Grapevine, TX

Re: “If God was going to insert an enema” - 8/13/2013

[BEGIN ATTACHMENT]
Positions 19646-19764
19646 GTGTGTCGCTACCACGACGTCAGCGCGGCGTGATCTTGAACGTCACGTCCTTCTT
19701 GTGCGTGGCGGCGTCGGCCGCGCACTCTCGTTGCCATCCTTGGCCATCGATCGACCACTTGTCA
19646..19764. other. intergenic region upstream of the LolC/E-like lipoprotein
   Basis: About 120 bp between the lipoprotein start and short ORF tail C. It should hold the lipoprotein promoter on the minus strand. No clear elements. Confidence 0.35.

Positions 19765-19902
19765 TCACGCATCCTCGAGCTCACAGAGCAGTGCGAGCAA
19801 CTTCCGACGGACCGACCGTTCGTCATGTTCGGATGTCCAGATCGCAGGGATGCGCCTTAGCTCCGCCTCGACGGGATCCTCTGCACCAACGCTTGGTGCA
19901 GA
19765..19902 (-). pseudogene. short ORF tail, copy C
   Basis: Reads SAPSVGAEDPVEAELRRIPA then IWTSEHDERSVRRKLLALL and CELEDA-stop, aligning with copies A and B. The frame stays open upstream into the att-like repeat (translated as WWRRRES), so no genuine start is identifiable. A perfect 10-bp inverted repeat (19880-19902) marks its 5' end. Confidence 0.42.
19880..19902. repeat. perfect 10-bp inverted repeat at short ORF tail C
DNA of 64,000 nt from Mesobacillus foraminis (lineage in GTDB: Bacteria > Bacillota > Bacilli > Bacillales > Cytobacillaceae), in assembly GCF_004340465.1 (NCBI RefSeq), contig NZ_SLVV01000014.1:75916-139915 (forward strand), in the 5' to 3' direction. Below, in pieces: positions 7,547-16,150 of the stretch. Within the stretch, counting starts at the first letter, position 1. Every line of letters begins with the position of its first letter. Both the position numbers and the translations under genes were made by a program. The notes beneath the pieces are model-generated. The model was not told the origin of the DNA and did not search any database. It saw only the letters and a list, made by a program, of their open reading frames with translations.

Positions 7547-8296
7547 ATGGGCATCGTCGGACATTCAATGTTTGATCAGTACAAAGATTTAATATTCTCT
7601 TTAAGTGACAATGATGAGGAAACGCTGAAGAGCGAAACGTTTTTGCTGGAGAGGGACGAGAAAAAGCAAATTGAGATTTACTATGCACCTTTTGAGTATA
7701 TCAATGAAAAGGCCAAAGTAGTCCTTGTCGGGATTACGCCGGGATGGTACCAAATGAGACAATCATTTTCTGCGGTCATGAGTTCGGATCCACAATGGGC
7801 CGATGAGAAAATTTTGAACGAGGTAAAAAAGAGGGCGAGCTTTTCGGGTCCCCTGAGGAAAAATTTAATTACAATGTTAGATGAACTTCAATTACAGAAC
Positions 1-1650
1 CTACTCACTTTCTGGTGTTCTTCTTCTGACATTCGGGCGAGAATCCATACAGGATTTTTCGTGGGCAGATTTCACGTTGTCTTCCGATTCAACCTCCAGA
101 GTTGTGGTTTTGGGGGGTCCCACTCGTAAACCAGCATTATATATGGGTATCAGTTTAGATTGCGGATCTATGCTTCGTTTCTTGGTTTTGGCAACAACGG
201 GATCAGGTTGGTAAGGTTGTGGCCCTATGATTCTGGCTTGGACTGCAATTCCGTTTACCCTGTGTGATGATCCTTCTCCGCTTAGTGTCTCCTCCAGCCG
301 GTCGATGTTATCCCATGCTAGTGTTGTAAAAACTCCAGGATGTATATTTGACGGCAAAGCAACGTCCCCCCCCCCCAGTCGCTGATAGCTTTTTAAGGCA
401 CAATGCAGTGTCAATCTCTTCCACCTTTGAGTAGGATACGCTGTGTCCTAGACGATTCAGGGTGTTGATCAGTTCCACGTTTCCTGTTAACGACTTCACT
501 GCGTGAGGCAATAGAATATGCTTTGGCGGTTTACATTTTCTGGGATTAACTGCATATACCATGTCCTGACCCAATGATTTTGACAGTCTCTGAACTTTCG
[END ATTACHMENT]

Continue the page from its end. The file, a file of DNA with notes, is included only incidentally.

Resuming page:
In response to spelling-challenged Chris’ review of Lubbock, “If God was going to insert an enema”… Where do I start in rebutting his bitter, uninformed piece of tripe? First of all, I should note that Lubbock is not for everybody. If living in a large city or near the mountains or beach is highly important to you, Lubbock is probably not the place for you. But as someone who lived there for 12 years and still visits frequently, I can say that Lubbock is a great town. Most people who spend any significant amount of time there simply fall in love with the place. (They actually get out of their hotel rooms, which Chris apparently did not.) I know many fellow Texas Tech alums who would move back there in a heartbeat if they could. With a metro area of 285K people, Lubbock is big enough to have everything you need, but small enough to make it easy and quick to get anywhere in town. You’ll experience four seasons of weather there. It can get very cold, with occasional snowstorms, and it can get very hot, but the weather is always changing because of the city’s high elevation and proximity to the Rocky Mountains. There are occasional dust storms in the spring, but the summers there are wonderful because of the low humidity and temperature range. I’ll trade a few dust storms for cool, pleasant summer evenings -- something we only dream of in the DFW area. BTW, the wind DOES NOT blow 30-60 mph daily. It can blow that hard at times in the spring, but it is not a daily occurrence. The land is indeed flat, but there is beautiful canyon country just to the east (including a couple of nice lakes) and the mountains of New Mexico are a short drive away to the west. I don’t know what the “stench” is that Chris refers to. It could be that an unusual wind current temporarily brought in the smell from a rural cattle feedyard, but that would be a rare event. There is PLENTY to do in Lubbock, including Big 12 sports (Texas Tech), a downtown entertainment district, several museums, live theater, concerts, live music venues, a system of city parks, and amusement park, movie theaters, bars and restaurants. In short, it probably has more entertainment options than most other cities of its size because of the presence of Tech and its 32,000 students. Texas Tech also brings a great deal of diversity and culture to Lubbock, drawing students and faculty members from around the world. Lubbock also has superb health care. The Covenant system has two major hospitals (formerly known as Methodist and St. Mary’s) and Texas Tech has a large teaching hospital associated with its medical school. In addition, there are several smaller, privately owned hospitals. And any kind of specialist you may require can be found in Lubbock. But one of the things I love most about Lubbock is its architectural diversity. Drive through Lubbock neighborhoods and you’ll see all types of architectural styles – traditional, Victorian, Craftsman, mountain, ranch, Mediterranean, Southwest, modern, etc. Lubbock has some of the best midcentury modern houses I’ve ever seen. With its just-right size, numerous amenities, health care, friendly people and pleasant summers, there are not many cities in the Southwest that offer what Lubbock does. Which is why I’m seriously considering moving back there when I retire.